The many faces of plastic surgery

Posted: 05/11/2015


The term ‘plastic surgeon’ is widely used by the media and the general public alike but perhaps not always completely understood. In many people’s minds, plastic surgery is synonymous with cosmetic surgery, yet some plastic surgeons undertake no cosmetic surgery at all. This can strike people as peculiar. A plastic surgeon who doesn’t do cosmetic surgery sounds like an auto-mechanic who doesn’t fix cars or a teacher who doesn’t teach. 

So what do plastic surgeons do? Some undertake cosmetic treatment of course but many instead have a subspecialism in reconstructive surgery, either macro or micro. The truth is that while cosmetic surgery is probably the most visible and perhaps the most glamorous aspect of plastic surgery, it’s a relatively small part of the specialty. The breadth of the specialty is considerable to say the least. 

Some say that plastic surgeons are the last general surgeons. They don’t own a disease like cancer specialists (oncologists) do and they often don’t own a part of the body like heart surgeons (cardiologists) do. Plastic surgeons work all over the body on all kinds of diseases and frequently with other physicians in a multidisciplinary group. They can not only be misunderstood by the public but also even by their medical colleagues. 

As an example, we came across a story from several years ago when on Christmas Day a plastic surgeon finished an emergency case in the operating room. One of his cardiac surgery colleagues had performed a coronary artery bypass graft on a patient several days before. The sternotomy wound had become infected and the patient was gravely ill. The reconstructive plastic surgeon was called upon to remove the infected tissue and use muscle flaps to provide healthy cover for the patient’s exposed heart. As the plastic surgeon was leaving the hospital, he saw an intensive care colleague in the lobby, who called out: “Hey, what are you doing here on Christmas Day? Somebody drop their face?” The cardiac surgeon set him straight and told him that the plastic surgeon had just saved his patient’s life.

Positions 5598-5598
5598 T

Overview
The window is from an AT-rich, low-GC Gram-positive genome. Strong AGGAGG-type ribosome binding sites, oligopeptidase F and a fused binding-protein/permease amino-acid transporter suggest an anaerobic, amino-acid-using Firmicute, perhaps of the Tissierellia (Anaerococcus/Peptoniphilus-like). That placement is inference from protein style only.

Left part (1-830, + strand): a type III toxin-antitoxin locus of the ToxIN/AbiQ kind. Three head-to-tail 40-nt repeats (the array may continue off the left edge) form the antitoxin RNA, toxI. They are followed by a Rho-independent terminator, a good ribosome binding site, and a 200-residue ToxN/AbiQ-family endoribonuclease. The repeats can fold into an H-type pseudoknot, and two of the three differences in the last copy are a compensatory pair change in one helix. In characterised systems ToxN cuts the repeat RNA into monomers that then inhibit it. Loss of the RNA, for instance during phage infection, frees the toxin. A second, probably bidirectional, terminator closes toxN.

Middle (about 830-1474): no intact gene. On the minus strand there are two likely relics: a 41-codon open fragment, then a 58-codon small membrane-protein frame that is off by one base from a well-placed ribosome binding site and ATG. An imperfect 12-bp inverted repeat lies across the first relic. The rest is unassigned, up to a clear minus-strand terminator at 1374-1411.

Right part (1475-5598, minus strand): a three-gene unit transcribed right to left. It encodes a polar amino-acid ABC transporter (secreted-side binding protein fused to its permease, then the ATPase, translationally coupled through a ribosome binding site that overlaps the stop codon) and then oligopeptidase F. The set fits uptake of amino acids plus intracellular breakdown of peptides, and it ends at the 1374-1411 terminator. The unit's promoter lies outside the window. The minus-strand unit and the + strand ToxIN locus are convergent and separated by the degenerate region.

The history of plastic surgery is one of innovation. Plastic surgeon Dr Joseph Murray performed the world’s first kidney transplant in Boston in 1954. Five years later he performed the world’s first successful allograft and, in 1962, the world’s first renal transplant on a cadaver. He received the Nobel Prize in 1990. 

So what was a plastic surgeon doing transplanting kidneys? His experience treating burn patients sent back from World War II gave him wide exposure to skin grafting and raised issues of immune rejection that he studied using the kidney as a single organ model. In recent years plastic surgeons are leading the way in hand and face transplantation, continuing Dr Murray’s tradition of innovation.


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